I’ve never really been from anywhere. I was born in New Jersey, but my family moved out of there before I’d forged any significant connection to that place. In central Vermont, where I spent most of my childhood, people who weren’t born in Vermont, especially ones with long hair and foreign cars cluttering their driveway and half-Jew kids in hippie school and no freshly shot venison clogging their meat freezers, were considered outsiders, flatlanders. Later, I lived in New York City for a long time as a young man, where I felt sort of like a goy from Vermont, and drifted back to Vermont for a couple years, where I felt sort of like a Jew from New York. Now I live in Chicago, where I don’t really feel like I’m from anywhere except somewhere else.
Marty Pattin, on the other hand, was one of the guys whose “Born” town was the same as his “Home” town on the back of his card, in his case a place called Charleston, Illinois. I always noticed the same-Born-and-Home guys and considered them more solid than me, more rooted. I always imagined the houses they’d lived in their whole lives had white pillars in front and a tire swing hanging from an old oak in back.
But by the time of this card Marty Pattin had been drifting around the American League for nine years, from Anaheim to Seattle to Milwaukee to Boston to Kansas City. If you trace these places on a map you will make something that looks a bit like the outermost curl of a spiral. Southwest, Northwest, upper Midwest, Northeast, lower Midwest. The only thing left to do to make the curl a complete spiral is to give it a center, and the center point, one would imagine, would be slightly north and slightly east of its most recent stop of Kansas City. In other words: Charleston, Illinois.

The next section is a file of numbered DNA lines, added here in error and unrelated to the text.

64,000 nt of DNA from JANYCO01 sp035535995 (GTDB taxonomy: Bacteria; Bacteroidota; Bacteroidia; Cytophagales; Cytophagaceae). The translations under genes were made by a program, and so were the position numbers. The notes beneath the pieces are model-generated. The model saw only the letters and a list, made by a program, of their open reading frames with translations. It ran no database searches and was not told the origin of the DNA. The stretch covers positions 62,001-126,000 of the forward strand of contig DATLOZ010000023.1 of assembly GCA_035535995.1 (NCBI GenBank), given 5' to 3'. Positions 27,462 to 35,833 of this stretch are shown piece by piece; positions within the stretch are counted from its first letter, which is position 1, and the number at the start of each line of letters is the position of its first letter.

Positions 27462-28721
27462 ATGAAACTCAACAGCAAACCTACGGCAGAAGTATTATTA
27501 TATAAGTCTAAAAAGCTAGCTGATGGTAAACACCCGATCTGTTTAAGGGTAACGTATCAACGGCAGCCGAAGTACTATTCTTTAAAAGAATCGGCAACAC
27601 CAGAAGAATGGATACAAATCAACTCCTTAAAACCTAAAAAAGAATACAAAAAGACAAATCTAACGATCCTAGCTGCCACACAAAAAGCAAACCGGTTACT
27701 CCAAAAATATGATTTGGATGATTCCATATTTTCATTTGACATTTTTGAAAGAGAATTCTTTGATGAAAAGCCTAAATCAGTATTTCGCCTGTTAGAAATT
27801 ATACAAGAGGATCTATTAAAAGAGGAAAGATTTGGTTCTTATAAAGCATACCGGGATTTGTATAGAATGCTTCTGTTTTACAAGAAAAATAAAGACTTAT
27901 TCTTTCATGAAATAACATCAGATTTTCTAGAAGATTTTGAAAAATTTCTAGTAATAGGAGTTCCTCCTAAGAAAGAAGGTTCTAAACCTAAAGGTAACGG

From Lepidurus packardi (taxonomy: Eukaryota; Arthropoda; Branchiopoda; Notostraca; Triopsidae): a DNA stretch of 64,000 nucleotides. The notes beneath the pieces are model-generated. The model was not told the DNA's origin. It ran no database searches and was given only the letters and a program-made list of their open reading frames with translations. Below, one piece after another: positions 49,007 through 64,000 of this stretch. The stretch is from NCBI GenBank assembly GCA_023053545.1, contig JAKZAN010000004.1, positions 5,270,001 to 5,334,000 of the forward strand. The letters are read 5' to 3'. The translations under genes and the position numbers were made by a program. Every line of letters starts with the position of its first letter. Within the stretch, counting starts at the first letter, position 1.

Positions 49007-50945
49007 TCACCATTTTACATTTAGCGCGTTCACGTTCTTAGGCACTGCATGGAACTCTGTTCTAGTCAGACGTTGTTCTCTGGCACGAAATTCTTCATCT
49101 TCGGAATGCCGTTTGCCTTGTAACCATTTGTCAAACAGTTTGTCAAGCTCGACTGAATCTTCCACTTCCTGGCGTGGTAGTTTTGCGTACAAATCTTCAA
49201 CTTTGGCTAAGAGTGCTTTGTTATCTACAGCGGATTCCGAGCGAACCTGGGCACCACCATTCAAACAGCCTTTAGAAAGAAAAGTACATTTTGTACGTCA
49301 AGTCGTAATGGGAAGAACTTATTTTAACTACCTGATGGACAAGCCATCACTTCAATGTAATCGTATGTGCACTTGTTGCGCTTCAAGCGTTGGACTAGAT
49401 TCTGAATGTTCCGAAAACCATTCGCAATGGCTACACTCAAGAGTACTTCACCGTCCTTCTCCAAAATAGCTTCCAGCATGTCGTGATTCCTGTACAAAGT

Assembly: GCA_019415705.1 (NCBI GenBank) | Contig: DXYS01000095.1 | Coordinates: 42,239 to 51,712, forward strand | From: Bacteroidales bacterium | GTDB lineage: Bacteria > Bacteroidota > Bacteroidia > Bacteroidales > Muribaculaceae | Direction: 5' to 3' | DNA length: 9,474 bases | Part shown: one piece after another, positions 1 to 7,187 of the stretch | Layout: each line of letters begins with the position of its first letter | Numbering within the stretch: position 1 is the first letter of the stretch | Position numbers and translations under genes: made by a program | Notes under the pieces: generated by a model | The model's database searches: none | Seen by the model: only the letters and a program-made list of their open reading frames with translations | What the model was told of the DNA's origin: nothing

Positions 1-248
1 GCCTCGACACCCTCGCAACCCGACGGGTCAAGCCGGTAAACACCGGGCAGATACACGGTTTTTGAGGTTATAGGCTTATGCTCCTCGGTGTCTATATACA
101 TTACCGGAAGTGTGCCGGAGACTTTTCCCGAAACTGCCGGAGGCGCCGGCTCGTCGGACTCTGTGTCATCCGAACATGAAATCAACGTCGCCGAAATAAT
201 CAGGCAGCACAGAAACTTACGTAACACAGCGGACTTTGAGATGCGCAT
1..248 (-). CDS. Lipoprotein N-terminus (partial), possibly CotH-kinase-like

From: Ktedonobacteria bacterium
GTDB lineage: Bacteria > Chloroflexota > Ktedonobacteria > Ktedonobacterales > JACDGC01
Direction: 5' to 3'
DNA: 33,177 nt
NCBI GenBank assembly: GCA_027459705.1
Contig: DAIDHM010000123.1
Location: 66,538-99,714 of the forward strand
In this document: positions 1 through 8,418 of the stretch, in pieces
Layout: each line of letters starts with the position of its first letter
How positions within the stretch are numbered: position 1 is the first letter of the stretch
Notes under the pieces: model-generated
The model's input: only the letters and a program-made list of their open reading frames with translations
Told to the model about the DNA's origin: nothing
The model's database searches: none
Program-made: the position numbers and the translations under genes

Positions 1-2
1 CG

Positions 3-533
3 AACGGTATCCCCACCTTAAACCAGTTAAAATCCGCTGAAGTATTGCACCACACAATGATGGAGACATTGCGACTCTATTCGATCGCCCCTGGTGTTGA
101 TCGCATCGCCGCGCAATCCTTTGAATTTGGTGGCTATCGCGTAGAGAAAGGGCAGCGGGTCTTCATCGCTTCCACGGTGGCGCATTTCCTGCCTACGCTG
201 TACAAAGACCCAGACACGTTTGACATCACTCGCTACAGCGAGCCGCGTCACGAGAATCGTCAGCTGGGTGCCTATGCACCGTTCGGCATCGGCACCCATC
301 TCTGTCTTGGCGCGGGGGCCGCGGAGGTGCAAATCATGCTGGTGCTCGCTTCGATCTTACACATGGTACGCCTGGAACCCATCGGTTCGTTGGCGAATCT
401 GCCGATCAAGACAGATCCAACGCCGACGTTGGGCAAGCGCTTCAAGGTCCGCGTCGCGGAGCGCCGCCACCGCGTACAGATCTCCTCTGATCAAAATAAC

I don’t know if Marty Pattin is actually on the brink of spiraling home in this photo. I could look it up of course, but sometimes I like to rely only on these cards and my memory. The card says he is 33 years old and that he has just gone 8 and 14 for the 1976 Royals. The memory says the 1976 Royals were really good, maybe too good to retain a 33-year-old 8 and 14 pitcher for too much longer. The memory is unclear on whether Marty Pattin endured throughout the Royals’ impressive run of division titles or conversely whether he vanished. He kind of morphs into Mark Littel a little in memory, a long reliever type far from the frontline status of Gura, Splitorff, and Leonard.
The card also presents a photographic portrait of Marty Pattin, of course. He is enacting the familiar still-life-of-pitcher pose, which makes him look like a weary, aging mouthbreather bending down to reach for a doorknob. I wonder what’s behind that door.